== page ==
Patient privacy by architectural design.

E-health systems cater to a number of different roles, including doctors, patients, pharmacists, insurers, etc. Each such role has its own sub-systems or components. As such, e-health systems can be considered as a large network of systems, including administrative system components, laboratory information systems, radiology information systems, pharmacy information systems, and financial management systems. Diligent architectural design is an essential step to make such a complex system function correctly. Since privacy is important in e-health systems, keeping privacy in mind when designing the architecture of such systems is a promising path towards ensuring privacy [SV09]. Examples of how to embed privacy constraints in the architecture are given by the architecture of wireless sensor networks in e-health [KLS10], proxies that may learn location but not patient ID [MKDH09], an architecture for cross-institution image sharing in e-health [CHCK07], etc.

Cryptographic approaches to patient privacy.

Cryptography is necessary to ensure private communication between system components over public channels (e.g., [BB96]). For example, Van der Haak et al. [vWB03] use digital signatures and public-key authentication (for access control) to satisfy legal requirements for cross-institutional exchange of electronic patient records. Ateniese et al. [ACdD03] use pseudonyms to preserve patient anonymity, and enable a user to transform statements concerning one of his pseudonyms into statements concerning one of his other pseudonyms (e.g., transforming a prescription for the pseudonym used with his doctor to a prescription for the pseudonym used with the pharmacist). Layouni et al. [LVS09] consider communication between health monitoring equipment at a patient’s home and the health care centre. They propose a protocol using wallet-based credentials (a cryptographic primitive) to let patients control when and how much identifying information is revealed by the monitoring equipment. More recently, De Decker et al. [dDLVV08] propose a health care system for communication between insurance companies and administrative bodies as well as patients, doctors and pharmacists. Their system relies on various cryptographic primitives to ensure privacy, including zero-knowledge proofs, signed proofs of knowledge, and bit-commitments. We will explain this system in more detail in Section 4.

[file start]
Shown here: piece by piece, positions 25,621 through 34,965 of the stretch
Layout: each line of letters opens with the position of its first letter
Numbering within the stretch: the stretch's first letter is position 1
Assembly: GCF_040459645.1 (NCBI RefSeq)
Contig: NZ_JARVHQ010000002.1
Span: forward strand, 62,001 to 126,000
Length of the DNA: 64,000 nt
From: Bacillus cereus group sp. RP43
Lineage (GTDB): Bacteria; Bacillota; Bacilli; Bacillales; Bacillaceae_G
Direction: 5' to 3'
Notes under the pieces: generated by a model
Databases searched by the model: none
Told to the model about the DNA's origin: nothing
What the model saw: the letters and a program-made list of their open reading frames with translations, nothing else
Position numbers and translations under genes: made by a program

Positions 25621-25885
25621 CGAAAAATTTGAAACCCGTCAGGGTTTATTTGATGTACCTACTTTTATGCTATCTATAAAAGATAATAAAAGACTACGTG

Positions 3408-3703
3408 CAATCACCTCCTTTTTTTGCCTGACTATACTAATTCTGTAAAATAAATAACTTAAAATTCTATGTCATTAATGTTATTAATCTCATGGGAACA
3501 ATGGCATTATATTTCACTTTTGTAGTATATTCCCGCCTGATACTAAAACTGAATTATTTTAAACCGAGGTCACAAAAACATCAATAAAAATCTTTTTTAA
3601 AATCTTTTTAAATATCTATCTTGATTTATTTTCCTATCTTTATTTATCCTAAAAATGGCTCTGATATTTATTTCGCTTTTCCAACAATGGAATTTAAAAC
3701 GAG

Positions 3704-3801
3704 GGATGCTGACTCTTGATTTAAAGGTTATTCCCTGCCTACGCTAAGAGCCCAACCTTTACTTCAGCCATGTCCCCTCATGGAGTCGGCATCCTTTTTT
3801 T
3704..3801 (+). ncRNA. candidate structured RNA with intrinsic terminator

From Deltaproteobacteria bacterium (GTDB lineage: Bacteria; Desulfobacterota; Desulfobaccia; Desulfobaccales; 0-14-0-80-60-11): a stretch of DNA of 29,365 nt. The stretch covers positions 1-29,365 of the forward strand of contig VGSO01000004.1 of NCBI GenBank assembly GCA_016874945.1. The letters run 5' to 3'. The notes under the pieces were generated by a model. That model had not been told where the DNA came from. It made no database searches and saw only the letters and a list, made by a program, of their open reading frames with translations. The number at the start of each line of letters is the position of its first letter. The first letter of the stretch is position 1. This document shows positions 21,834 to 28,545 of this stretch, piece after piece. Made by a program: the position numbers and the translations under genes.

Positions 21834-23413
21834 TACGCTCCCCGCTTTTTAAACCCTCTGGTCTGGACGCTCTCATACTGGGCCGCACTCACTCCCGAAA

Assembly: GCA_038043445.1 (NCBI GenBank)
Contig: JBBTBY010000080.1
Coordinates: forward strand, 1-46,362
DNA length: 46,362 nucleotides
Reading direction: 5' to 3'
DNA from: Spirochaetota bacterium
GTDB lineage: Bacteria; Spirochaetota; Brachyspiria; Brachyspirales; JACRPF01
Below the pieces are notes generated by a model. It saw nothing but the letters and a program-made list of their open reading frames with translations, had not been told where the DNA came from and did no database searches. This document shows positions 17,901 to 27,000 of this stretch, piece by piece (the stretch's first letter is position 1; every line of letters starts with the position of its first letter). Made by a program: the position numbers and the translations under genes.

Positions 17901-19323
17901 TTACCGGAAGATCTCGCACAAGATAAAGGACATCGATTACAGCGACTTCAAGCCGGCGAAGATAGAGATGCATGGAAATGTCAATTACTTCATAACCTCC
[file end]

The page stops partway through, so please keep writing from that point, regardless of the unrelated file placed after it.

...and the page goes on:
Doctor privacy.

A relatively understudied aspect is that of doctor privacy. Matyáš [Mat98] investigates the problem of enabling analysis of prescription information while ensuring doctor privacy. His approach is to group doctors, and release the data per group, hiding who is in the group. He does not motivate a need for doctor privacy, however. Two primary reasons for doctor privacy have been identified in the literature: (1) (Ateniese et al. [ACdD03]) to safeguard doctors against administrators setting specific efficiency metrics on their performance (e.g., requiring the cheapest medicine be used, irrespective of the patient’s needs). To address this, Ateniese et al. [Ad02, ACdD03] propose an anonymous prescription system that uses group signatures to achieve privacy for doctors; (2) (De Decker et al. [dDLVV08]) to prevent a pharmaceutical company from bribing a doctor to prescribe their medicine. A typical scenario can be described as follows. A pharmaceutical company seeks to persuade a doctor to favour a certain kind of medicine by bribing or coercing. To prevent this, a doctor should not be able to prove which medicine he is prescribing to this company (in general, to the adversary). This implies that doctor privacy must be enforced by e-health systems. De Decker et al. also note that preserving doctor privacy is not sufficient to prevent bribery: pharmacists could act as intermediaries, revealing the doctor’s identity to the briber, as pharmacists often have access to prescriptions, and thus know something about the prescription behaviour of a doctor. This observation leads us to formulate a new but important requirement of independency of prescription privacy in this paper: no third party should be able to help the adversary link a doctor to his prescription.

2.2 Observations